Foreign policy for Pakistan was sent into a whirlwind after US President Donald Trump made a speech in August, condemning Pakistan for its weak policy on terrorism and accusing it of harbouring safe havens for certain terrorist groups. Since then, it has been a passive-aggressive approach with the United States. Now, however, it seems the accusation upon us is about to fare far worse consequences upon us.

The United States has put forward a motion to place Pakistan on a global terrorist-financing watch list with Financial Action Task Force (FATF). What is debilitating is that, despite Pakistan’s maneuvering efforts, three other countries, France, Britain and United Kingdom, have agreed to co-sponsor it.

It seems that Pakistan did see such a resolution coming. A week before, Hafiz Saeed, an internationally recognised terrorist, and his party were hurriedly banned, a mostly perfunctory gesture designated to appease a FATF review. Unfortunately, the move was too little, too late.

Being put into the watch list can have severely harmful consequences for Pakistan, mostly for our economy, which was finally getting a small lift. The watchdog list does not have the authority to impose sanctions but its listing can affect international transactions as it leads to many scrutiny and security measures for a country choosing to deal with the one on the watch list. This can damage investment in Pakistan very badly.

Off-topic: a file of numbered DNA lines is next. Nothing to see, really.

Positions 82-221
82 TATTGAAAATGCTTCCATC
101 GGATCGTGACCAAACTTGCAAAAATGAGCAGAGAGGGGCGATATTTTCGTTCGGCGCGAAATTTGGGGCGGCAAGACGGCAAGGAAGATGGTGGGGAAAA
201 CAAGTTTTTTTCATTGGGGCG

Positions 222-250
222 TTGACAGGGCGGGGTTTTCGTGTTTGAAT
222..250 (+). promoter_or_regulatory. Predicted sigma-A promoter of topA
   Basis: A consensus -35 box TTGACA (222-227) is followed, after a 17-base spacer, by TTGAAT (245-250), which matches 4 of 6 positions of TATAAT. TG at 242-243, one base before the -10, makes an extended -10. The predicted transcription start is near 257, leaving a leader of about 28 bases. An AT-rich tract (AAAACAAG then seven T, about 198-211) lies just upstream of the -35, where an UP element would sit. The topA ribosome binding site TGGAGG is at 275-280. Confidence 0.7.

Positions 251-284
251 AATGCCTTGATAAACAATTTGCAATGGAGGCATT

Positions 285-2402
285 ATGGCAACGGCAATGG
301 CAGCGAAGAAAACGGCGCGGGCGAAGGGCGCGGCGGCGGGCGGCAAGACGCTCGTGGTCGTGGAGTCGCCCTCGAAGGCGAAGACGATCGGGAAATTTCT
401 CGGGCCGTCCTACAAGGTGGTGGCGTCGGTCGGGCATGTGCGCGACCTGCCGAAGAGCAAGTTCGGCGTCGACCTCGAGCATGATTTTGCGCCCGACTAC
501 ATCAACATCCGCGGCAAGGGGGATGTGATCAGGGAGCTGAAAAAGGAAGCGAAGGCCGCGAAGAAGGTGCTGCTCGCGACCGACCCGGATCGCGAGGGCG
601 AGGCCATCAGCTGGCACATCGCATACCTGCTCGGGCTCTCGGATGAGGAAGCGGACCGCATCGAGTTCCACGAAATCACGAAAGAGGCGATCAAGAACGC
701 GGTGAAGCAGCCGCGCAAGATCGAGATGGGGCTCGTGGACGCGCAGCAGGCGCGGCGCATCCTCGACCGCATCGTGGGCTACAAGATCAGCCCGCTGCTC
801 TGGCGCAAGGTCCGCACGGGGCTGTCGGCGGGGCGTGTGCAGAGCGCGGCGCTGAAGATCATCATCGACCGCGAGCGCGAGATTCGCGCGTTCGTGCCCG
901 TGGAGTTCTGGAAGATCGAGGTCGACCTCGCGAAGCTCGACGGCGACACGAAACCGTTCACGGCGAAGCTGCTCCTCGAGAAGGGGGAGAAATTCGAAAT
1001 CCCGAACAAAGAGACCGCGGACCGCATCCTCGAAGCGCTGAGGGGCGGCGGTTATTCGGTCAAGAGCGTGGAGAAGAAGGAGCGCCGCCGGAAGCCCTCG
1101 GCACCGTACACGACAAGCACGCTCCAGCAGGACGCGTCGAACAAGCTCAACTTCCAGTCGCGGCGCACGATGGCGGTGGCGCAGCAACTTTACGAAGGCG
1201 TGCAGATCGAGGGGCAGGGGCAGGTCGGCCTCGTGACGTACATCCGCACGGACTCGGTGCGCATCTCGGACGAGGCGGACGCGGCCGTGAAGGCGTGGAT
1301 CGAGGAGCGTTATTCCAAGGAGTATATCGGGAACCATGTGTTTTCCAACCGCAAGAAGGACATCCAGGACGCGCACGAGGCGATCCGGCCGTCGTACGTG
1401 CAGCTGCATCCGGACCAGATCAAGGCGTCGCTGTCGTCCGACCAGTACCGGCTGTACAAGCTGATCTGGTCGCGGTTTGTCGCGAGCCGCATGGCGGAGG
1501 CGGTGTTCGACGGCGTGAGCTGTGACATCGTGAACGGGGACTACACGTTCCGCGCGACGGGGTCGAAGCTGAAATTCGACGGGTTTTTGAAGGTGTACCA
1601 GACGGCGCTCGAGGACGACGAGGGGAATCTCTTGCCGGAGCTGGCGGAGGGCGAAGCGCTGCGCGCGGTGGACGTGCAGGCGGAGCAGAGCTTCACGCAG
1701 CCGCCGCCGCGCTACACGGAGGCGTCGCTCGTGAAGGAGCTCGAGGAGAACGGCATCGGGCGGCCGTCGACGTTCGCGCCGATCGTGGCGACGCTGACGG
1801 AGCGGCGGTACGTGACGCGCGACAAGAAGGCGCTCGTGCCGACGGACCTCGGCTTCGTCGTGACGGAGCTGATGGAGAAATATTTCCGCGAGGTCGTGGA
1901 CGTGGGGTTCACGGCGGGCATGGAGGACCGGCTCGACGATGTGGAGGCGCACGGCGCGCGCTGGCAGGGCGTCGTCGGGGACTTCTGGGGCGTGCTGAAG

Being put on the FATF monitoring list would also make it and more expensive for Pakistan to borrow money from the international debt markets. Other than the economic downfalls, it also impacts the positive image of stability that Islamabad was putting effort in the last few years of perpetuating.

Pakistani authorities recognise the implications and are responding to it. Army Chief Gen Qamar Bajwa, in a Munich Security conference, asked the US to stop blaming Pakistan for its problems in Afghanistan and instead search for the reasons for its failures. Pakistan is also maneuvering in FATF for friendly states, such as China or Russia, to take a stance against the resolution. There are obstacles to face however, since some countries, like India, never lose an opportunity to lobby against Pakistan’s favour.

If the main contention for the FATF motion was Hafiz Saeed, which our representative to FATF claims it is, then Pakistan must show actual ground action against Saeed, to prove our talk on the FATF table. Despite local support, Saeed is becoming a liability, and is not worth saving in the face of a falling economy.